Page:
and we couldn’t wait the arrival of wood teams, in which we didn’t take
much stock anyway. But the men were sparing in their use of rails.
It didn’t take many to cook our coffee and keep all the campfires we

Yesterday morning we started again, early, and marched to this place,
which is, I should judge, about fifteen miles from Walkerville. We are
now in a country where the people are our friends, and where the Old
Flag and cheers for the Union are the rule and not the exception. We
can buy about anything we want in the grub line, as the country has
not been ravaged and plundered by the armies. I have just had a good
meal of home-made bread, right out of the oven, with delicious butter.
The butter was a streak of luck for me. Strolling off a little ways
into the country, I saw a swarm of men from various regiments at one
of those stone spring-houses which answer the purpose of an ice-box in
this country. An old lady was peddling out her stock of butter in pound
pats, and there were a dozen hands reaching for every ball. Being a
late arrival and on the outskirts, it didn’t look as if I was in the
game. But I was. The old lady held the last ball in her hand. There was
a wild competition for that. “No!” she said, decidedly, “this belongs
to a gentleman over there; I promised him he should have one, sure.”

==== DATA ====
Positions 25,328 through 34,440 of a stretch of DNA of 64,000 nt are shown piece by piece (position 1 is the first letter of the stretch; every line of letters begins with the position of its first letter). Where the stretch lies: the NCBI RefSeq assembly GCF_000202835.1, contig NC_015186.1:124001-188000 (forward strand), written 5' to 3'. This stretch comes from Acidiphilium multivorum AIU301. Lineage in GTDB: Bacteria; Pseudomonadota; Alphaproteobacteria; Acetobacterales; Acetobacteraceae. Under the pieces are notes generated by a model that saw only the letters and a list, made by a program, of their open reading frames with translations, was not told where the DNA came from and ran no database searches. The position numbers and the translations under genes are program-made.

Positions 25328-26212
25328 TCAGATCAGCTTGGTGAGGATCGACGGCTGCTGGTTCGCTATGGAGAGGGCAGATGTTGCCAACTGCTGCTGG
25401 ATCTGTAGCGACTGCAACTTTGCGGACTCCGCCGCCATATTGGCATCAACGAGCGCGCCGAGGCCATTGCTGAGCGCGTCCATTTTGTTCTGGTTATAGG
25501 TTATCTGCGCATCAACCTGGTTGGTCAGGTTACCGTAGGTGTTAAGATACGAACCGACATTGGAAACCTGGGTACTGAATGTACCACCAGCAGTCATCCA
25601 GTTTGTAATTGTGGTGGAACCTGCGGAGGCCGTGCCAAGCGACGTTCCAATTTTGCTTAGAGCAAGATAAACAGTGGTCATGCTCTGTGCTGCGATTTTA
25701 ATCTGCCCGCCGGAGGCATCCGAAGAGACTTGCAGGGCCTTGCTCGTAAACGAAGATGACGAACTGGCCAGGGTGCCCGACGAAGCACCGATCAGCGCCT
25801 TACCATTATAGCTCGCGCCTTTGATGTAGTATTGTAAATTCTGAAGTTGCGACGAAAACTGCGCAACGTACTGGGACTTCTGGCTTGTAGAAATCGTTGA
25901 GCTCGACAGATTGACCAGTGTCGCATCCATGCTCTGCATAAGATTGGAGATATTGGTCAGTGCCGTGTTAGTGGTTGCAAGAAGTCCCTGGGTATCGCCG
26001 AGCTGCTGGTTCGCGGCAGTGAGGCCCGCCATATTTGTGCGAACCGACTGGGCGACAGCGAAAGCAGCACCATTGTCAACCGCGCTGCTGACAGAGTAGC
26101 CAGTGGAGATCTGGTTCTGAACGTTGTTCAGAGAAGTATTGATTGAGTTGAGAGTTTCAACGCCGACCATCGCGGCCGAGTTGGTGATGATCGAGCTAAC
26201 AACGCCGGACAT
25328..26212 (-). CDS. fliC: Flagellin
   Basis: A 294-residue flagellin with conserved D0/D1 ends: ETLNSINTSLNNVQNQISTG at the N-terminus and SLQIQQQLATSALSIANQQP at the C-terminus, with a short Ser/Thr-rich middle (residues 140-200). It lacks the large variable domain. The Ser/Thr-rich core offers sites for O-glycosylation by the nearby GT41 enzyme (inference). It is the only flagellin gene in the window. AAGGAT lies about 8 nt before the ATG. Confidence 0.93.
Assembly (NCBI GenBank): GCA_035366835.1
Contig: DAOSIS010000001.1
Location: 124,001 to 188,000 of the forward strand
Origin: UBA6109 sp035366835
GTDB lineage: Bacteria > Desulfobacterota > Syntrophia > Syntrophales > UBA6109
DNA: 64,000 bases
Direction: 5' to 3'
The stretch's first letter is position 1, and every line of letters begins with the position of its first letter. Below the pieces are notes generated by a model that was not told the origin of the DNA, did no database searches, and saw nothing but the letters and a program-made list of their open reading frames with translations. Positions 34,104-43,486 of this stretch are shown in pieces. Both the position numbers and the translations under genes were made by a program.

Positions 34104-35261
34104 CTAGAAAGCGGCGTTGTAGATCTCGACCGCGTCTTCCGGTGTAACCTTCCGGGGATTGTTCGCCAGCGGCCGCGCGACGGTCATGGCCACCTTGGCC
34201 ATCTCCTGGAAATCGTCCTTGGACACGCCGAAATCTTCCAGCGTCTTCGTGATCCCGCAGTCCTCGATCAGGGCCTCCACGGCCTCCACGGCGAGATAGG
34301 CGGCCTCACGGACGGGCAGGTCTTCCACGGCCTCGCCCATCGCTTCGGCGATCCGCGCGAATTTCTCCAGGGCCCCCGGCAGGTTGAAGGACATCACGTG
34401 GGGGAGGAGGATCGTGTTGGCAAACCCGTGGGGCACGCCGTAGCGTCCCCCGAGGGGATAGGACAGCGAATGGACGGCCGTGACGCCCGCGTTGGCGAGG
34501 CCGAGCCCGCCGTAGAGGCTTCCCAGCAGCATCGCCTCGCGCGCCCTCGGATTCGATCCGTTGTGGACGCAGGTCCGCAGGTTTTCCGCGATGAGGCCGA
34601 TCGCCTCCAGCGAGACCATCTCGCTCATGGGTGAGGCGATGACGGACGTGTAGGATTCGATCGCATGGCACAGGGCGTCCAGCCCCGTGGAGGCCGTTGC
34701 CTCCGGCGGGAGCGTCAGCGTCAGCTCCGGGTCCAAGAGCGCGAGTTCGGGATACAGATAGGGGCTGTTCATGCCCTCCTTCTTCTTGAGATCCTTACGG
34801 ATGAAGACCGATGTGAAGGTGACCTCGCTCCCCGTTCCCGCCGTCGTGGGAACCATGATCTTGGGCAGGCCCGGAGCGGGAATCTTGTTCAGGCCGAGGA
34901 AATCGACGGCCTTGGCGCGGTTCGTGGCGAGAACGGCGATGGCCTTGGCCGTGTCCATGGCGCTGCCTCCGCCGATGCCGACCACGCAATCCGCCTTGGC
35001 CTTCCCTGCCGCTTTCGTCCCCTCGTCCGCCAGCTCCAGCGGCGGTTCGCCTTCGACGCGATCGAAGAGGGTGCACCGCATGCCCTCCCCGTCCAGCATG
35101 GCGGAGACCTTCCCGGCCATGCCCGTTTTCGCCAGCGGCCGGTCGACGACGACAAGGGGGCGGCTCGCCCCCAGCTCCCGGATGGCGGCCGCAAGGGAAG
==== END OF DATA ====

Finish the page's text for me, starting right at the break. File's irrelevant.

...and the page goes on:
“Thank you, ma’am!” I called out, “I knew you wouldn’t forget me!”
and I reached over half a dozen heads, got the butter, passed over a
quarter, and struck for camp.

Just now, old Dan. Desmond is assuring me, “By cripes, Mart., ye’ve
saved me life.” And I don’t know but what I have. The old man was off
his feed and flat on his back, in almost complete collapse, when I
sailed forth. I divided my plunder of fresh bread and butter with him,
and he ate ravenously, and in a little while was on his feet, bright
and chipper. He got just the medicine he needed.

The talk is that we are not going farther today. We hope it is so, for
we need rest badly. Today I look all your letters from my knapsack
and fed them to the flames. Several times I have come near losing my
knapsack and all it contained. I have a bad toothache and am afraid of

General Sickles returned to the corps yesterday, and the men are giving
him the credit for the long rest we are enjoying. Birney and Humphrey
are not as careful of the men as Sickles. The wish is perhaps father
to the thought, but the report is that Humphrey has been censured or
disciplined in some way for that towpath scrape. We saw General Marston
in Frederick and cheered him heartily. The sun is out and we have
orders to pack for a march.



GETTYSBURG, PA., _July 4, 1863_.

I write on the blank pages of an orderly’s book, which George Slade